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11 May 2017

Live: Drugdealer and Mac DeMarco at Pappy and Harriet's, May 5

Written by 
Mac DeMarco. Mac DeMarco. Guillermo Prieto/Irockphotos.net

Opening for Mac DeMarco’s Cinco de Mayo show at Pappy and Harriet’s Pioneertown Palace was a band called Drugdealer. One could describe the group as quirky and fun … but a little strange.

“My name is Mike, and I write songs with my friends the Drugdealers,” said front man Mike Collins, before quipping: “Joshua Tree, the entrance to heaven.”

Drugdealer offers ’70s-style pop, performed by guys who are riding high via a cannabis-fueled airline. Introducing the single “End of Comedy” off of the band’s debut album by the same name, Collins said: “This time, the band rehearsed twice!” Drugdealer did a great job of setting the mood for the rest of the night.

Mac DeMarco came to Pappy and Harriet’s to celebrate the release of his new album, This Old Dog, via Captured Tracks. Once known for larks onstage—which have even gotten him arrested—this old dog has learned new tricks, with DeMarco bringing a calmer and fantastic performance to Pioneertown. What has not changed: his gorgeously composed narratives with quirky lyrics that are simply delightful. The night was cold, which may explain the bottle of Jameson that was always nearby, keeping the singer warm in the high desert air. The audience was probably the youngest I’ve seen at Pappy’s this year—but the crowd was nonetheless dedicated, lining up a few hours before the opening of the gate.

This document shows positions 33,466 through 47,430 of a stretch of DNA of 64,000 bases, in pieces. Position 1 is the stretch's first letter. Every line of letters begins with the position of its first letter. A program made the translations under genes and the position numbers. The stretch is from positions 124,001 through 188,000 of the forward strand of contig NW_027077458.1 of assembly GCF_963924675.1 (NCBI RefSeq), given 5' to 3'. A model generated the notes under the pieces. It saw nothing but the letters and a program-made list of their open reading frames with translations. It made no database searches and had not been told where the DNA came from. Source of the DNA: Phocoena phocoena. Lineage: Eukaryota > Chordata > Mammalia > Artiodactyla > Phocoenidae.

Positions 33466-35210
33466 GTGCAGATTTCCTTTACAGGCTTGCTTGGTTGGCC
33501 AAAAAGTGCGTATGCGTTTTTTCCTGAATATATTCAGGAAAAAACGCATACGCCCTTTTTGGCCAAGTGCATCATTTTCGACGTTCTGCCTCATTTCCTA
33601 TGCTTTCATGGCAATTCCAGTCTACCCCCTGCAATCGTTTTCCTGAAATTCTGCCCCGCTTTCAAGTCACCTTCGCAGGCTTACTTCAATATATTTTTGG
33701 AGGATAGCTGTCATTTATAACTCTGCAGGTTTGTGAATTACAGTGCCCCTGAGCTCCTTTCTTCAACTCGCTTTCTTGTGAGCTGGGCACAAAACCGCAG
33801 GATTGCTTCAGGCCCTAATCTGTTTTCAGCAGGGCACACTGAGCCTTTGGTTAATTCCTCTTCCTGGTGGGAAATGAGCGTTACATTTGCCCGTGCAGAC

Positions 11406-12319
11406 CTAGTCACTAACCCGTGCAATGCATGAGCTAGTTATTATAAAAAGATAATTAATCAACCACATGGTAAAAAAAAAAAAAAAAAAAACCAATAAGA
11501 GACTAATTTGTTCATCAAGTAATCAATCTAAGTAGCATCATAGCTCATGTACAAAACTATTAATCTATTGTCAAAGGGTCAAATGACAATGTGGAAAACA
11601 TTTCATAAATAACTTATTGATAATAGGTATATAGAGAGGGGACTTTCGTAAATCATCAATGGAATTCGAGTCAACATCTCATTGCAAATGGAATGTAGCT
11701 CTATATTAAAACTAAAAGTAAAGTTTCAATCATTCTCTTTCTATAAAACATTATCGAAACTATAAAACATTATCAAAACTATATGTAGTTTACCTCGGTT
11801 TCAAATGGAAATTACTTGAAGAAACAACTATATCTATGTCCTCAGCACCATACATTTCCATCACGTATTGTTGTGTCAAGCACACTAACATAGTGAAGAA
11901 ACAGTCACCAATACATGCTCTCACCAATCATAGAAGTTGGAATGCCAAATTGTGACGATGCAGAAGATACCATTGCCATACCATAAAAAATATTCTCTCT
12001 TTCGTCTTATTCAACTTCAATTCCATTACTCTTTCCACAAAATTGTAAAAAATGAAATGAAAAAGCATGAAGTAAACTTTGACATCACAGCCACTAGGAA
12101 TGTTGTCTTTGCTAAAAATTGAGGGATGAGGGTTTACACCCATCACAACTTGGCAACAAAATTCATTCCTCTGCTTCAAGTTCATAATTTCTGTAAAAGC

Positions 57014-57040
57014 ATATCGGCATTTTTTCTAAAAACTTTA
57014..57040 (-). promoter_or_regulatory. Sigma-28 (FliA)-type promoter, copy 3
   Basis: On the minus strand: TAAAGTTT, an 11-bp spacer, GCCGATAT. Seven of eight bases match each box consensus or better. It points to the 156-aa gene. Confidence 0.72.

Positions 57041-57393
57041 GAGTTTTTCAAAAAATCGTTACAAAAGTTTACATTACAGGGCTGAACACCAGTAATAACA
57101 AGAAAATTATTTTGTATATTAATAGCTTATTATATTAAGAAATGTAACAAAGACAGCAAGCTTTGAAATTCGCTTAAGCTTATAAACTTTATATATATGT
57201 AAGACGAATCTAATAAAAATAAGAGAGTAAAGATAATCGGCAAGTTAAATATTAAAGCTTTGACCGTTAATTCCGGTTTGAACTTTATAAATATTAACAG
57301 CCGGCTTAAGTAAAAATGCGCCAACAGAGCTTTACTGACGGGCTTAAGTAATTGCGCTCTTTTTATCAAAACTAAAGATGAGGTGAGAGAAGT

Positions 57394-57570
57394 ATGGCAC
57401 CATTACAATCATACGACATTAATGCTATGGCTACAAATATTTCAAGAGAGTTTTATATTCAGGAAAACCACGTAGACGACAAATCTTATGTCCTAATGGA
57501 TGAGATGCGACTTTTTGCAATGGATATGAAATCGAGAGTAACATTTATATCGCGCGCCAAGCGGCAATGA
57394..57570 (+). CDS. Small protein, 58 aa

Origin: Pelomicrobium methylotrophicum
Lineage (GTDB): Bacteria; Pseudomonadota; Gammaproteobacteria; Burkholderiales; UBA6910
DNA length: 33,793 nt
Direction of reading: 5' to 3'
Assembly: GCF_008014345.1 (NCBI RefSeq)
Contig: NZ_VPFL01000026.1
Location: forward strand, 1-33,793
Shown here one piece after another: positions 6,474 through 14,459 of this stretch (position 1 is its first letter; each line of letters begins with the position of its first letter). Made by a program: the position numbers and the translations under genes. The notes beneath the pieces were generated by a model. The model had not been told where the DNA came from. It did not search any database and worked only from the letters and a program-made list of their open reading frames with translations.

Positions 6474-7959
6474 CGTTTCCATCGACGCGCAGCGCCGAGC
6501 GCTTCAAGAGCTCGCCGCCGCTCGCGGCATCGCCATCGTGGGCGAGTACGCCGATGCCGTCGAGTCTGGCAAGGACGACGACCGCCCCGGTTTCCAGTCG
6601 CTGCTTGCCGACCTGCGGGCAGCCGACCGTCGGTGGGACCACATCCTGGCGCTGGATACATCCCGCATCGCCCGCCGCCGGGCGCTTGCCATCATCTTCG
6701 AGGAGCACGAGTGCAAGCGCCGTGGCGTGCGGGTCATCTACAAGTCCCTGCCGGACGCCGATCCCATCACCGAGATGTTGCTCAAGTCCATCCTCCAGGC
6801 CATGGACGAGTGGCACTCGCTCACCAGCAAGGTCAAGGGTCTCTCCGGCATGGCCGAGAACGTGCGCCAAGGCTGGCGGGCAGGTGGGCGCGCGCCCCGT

DeMarco walked on and said, “Hello my name is Mac,” before starting the set with “Salad Days,” which got fans jumping. Reaction was also quite positive to the upbeat tune “The Stars Keep on Calling My Name.” Feeding off the crowd, Mac validated their love by saying, “We’ll try to play as long as we can.”

“A Wolf Who Wears Sheep’s Clothes,” another high-tempo tune off the new record, was a highlight of the night.

Someone in the audience at one point yelled, “Yeah! Yeah!” which was met with Mac saying: “Shut the fuck up!” Things were starting to wind down, but the mood was still happy when DeMarco uttered, “Viceroy early in the morning just trying to let the sun in and open my eyes,” from “Ode to Viceroy,” a sappy yet heartfelt song which required a puff from his cigarette and a swig from the emptying bottle of Jameson at his feet. Mac then said, “Thank you guys,” a clue the end of the show was near. A person in the crowd yelled, “I want to bum a smoke,” to which DeMarco responded only with his eyes, saying something to the effect of, “Dude, buy your own pack.”

“Chamber of Reflection” was dedicated to a family he met in the parking lot—this happens at Pappy’s, as there is no backstage area. The young child from that family was brought onstage and allowed to sit on an amp for the rest of the show—on occasion helping with chimes. 

At one point, I bumped into a fan named Georgia who was beyond excited. She told me she missed a Mac show at Red Rocks in Colorado, because she got arrested a few days before; I did not ask for details.

By then, the crowd was in a frenzy. I spied Mac crowd-surfing while on his side—with a cigarette in his mouth.

What a night.

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